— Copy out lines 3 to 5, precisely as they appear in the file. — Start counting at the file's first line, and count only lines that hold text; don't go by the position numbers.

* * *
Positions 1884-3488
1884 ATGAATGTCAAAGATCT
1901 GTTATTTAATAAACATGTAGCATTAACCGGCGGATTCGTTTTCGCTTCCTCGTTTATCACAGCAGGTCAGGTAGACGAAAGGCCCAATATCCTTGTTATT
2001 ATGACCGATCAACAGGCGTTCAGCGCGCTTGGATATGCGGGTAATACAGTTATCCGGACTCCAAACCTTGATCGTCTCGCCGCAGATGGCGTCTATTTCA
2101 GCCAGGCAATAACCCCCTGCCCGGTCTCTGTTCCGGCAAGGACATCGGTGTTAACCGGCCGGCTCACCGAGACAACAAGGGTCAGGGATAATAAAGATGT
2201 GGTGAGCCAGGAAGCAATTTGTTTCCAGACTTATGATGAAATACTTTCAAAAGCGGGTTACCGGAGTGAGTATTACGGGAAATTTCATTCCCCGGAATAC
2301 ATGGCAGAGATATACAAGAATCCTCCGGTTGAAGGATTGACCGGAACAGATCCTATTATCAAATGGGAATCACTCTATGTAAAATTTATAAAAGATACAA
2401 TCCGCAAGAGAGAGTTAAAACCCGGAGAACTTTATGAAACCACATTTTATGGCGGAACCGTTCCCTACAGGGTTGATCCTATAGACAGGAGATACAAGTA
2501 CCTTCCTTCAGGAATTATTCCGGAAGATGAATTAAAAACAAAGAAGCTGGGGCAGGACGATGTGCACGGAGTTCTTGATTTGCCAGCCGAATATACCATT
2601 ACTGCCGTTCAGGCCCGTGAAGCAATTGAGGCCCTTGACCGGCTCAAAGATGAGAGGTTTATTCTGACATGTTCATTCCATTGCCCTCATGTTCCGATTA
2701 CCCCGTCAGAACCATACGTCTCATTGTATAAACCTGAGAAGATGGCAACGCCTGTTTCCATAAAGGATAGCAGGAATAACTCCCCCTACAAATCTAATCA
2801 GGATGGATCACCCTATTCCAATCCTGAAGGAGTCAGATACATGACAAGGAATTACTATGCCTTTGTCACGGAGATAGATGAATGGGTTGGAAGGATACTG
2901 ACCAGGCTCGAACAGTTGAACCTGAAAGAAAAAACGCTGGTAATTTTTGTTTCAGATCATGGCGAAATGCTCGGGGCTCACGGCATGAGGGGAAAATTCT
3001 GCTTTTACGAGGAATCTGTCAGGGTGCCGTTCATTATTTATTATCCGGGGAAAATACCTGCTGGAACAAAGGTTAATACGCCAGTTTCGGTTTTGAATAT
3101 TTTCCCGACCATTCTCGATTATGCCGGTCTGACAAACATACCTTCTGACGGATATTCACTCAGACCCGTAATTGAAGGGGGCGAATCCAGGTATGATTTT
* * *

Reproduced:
1901 GTTATTTAATAAACATGTAGCATTAACCGGCGGATTCGTTTTCGCTTCCTCGTTTATCACAGCAGGTCAGGTAGACGAAAGGCCCAATATCCTTGTTATT
2001 ATGACCGATCAACAGGCGTTCAGCGCGCTTGGATATGCGGGTAATACAGTTATCCGGACTCCAAACCTTGATCGTCTCGCCGCAGATGGCGTCTATTTCA
2101 GCCAGGCAATAACCCCCTGCCCGGTCTCTGTTCCGGCAAGGACATCGGTGTTAACCGGCCGGCTCACCGAGACAACAAGGGTCAGGGATAATAAAGATGT